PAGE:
Iconic Witch Shop To Close In Salem, Mass.

Jan 31, 2012
Originally published on January 31, 2012 3:56 am
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STEVE INSKEEP, HOST:

And today's last word in business is: The spell is broken.

The town of Salem, Massachusetts, is known for its violent history of the Salem witch trials of the 17th century. But more than 40 years ago, an advocate and teacher of witchcraft helped to make it a tourist destination.

Laurie Cabot opened the town's first witch shop in 1970. A few years later, she was named the official witch of Salem by then Massachusetts Governor Michael Dukakis. Cabot's store was reborn under several names and locations over the years, but she has announced on her website that today will be the last day of business for the final incarnation of her brick-and-mortar witch store. Her online store will still be around, offering broomsticks, cauldrons, chalices and more.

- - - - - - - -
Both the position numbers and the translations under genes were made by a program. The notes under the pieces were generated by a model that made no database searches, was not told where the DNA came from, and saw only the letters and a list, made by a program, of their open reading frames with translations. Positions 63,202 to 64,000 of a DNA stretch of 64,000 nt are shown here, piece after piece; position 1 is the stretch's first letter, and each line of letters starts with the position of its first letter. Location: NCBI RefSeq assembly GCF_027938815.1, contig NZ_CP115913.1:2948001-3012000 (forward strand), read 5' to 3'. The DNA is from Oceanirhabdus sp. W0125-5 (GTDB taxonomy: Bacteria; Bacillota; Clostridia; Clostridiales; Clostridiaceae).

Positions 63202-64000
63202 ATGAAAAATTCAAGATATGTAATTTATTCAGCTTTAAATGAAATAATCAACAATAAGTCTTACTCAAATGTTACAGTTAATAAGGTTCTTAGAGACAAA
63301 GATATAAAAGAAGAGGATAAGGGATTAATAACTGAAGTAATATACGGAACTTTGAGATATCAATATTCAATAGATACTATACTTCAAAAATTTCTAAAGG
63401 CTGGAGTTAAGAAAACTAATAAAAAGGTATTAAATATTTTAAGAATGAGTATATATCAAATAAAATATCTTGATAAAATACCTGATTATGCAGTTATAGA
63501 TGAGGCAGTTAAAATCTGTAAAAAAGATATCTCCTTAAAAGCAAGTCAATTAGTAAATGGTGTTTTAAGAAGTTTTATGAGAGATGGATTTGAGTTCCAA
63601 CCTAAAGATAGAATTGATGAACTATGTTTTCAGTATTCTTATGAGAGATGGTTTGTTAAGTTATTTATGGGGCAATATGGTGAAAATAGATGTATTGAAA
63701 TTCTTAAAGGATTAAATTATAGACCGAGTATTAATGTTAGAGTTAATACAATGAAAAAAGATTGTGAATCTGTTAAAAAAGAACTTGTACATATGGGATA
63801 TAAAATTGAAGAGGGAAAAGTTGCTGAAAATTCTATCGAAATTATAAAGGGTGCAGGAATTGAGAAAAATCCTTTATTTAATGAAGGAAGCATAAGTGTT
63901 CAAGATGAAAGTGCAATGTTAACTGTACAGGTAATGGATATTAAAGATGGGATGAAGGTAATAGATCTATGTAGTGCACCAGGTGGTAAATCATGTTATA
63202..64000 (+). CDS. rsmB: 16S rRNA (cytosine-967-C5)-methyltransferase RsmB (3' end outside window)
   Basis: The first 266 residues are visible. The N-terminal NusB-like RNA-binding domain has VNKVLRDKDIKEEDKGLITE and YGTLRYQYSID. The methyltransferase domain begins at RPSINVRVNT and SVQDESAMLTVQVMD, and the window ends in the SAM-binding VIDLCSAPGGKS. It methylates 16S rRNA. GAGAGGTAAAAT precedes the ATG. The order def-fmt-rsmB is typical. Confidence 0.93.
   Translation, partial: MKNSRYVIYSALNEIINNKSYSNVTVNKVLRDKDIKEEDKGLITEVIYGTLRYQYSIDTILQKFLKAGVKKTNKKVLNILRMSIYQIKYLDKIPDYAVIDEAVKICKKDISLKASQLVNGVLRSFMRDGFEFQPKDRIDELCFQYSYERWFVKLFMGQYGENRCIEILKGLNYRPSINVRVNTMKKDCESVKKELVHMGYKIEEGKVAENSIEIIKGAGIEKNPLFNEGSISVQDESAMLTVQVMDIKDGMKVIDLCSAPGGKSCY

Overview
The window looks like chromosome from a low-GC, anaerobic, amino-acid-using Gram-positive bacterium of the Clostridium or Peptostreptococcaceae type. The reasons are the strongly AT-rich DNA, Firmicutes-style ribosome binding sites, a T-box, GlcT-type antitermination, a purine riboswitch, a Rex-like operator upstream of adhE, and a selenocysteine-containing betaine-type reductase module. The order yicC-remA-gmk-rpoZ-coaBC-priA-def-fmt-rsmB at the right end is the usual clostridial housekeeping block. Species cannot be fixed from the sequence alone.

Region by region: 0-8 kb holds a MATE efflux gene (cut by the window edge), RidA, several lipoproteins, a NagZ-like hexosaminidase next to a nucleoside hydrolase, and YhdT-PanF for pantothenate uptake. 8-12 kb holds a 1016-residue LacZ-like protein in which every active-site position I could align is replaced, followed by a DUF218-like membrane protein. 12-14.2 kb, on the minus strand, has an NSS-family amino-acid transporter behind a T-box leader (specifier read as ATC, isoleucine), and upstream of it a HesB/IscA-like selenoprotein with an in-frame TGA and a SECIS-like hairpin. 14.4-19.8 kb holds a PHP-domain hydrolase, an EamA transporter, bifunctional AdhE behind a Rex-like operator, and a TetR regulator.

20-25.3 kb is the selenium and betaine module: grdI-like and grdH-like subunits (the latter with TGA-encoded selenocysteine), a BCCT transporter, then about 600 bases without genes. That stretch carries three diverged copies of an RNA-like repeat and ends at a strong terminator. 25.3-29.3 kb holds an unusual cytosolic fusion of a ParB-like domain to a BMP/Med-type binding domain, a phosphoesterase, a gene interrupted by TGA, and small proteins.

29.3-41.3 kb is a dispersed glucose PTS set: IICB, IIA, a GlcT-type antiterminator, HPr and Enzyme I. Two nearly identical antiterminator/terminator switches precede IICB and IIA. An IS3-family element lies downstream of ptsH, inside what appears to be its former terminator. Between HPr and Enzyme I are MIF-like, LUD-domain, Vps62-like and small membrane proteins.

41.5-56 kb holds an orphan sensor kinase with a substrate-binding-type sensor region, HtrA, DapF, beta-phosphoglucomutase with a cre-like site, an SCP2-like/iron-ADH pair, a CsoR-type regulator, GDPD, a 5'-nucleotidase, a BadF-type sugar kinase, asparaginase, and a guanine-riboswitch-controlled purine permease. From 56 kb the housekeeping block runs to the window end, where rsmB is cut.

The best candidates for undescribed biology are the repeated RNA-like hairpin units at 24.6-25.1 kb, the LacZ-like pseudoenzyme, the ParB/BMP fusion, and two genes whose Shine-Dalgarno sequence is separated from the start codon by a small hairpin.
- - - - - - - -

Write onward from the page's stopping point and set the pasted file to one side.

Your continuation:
And that's the business news on MORNING EDITION, from NPR News. I'm Steve Inskeep.

RENEE MONTAGNE, HOST:

And I'm Renee Montagne. Transcript provided by NPR, Copyright NPR.